Remember orange juice? If you're like many Americans, you have fond memories of gulping down a glass at breakfast, but aren't actually drinking much of the stuff these days.
Orange juice sales fell to their lowest level ever for the four weeks ended August 2, according to The Wall Street Journal, citing data from the Florida Department of Citrus. While sales of orange juice have been slipping for years, last month represented a particularly sharp decline, with sales down 9.2 percent from a year earlier. Sales slipped to 34.96 million gallons for the four-week period, the lowest since starting to track the data in 2002.
So what's happened to America's one-time breakfast staple? Orange juice is getting squeezed on a few fronts, including competition from fresher-sounding juices (pomegranate, anyone?) and the tight consumer pocketbook. A can of frozen orange juice concentrate now costs an average of $2.55 at the supermarket. That's more than one-third higher than a decade ago, partly thanks to citrus greening disease, which is hurting orange production.
And that price is for the lower-cost concentrate. When it comes to fresh-squeezed orange juice, buying a gallon is worse than filling up your gas tank. While a gallon of unleaded will set you back $3.45, the same amount of orange juice costs $6.44.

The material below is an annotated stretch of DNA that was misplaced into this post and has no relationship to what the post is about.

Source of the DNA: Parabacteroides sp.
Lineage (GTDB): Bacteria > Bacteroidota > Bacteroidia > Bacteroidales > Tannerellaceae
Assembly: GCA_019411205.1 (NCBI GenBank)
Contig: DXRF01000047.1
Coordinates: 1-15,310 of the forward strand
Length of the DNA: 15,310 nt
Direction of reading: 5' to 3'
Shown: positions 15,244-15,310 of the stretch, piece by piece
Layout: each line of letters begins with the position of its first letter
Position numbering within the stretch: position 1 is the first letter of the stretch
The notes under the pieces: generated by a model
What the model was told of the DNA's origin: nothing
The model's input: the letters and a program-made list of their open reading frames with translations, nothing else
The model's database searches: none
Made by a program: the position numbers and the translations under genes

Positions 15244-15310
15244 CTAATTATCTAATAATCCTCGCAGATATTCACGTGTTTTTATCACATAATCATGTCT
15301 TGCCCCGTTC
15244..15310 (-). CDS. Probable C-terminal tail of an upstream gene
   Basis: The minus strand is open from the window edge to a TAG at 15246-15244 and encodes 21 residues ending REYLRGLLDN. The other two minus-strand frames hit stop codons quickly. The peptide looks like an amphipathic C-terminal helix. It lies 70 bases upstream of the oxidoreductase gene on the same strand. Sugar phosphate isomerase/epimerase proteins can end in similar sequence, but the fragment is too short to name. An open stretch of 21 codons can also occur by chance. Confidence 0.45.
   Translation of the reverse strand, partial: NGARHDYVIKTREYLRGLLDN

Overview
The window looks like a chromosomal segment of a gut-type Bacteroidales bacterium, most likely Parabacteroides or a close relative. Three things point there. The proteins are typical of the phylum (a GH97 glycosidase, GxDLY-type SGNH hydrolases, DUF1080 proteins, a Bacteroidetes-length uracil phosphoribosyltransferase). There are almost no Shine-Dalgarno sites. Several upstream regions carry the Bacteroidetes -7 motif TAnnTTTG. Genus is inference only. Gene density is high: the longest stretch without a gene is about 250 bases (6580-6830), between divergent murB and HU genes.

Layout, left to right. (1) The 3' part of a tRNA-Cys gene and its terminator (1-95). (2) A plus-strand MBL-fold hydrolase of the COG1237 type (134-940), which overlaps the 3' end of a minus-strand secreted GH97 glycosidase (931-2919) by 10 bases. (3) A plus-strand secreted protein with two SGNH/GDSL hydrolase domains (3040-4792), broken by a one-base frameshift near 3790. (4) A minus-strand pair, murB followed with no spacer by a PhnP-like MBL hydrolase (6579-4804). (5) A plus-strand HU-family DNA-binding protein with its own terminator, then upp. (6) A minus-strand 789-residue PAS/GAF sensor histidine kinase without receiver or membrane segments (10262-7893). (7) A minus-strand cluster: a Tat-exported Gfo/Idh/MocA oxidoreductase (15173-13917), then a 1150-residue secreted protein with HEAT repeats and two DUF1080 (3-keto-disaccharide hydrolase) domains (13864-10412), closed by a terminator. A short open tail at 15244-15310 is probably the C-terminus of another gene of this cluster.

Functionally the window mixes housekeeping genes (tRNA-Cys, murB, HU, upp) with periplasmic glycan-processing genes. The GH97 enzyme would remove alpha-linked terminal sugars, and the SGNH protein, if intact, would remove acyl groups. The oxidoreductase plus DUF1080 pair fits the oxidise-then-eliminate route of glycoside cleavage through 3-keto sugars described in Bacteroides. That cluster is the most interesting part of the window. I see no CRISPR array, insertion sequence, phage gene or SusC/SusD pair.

Efforts to educate Americans about over-consumption of juice and sodas might also be having an impact, with nutritionists urging consumers to turn to water instead of calorie-laden drinks.
On top of that, many Americans are skipping out on breakfast. Back in 1965, 86 percent of Americans ate breakfast, according to the International Food Information Council Foundation. By 2011, only one-third of American adults grabbed a morning meal, according to a survey from cereal maker Kellogg's.
Even though lower prices might lure more shoppers back to their supermarket's juice section, that probably won't happen in the near future. That's because orange growers are coping with citrus greening, a disease that has spread throughout much of Florida since it was first detected there in 2005. The disease causes trees to die within just a few years, and it's likely to result in orange growers producing their smallest crop in half a century, making it unlikely that producers can lower prices, The Journal notes.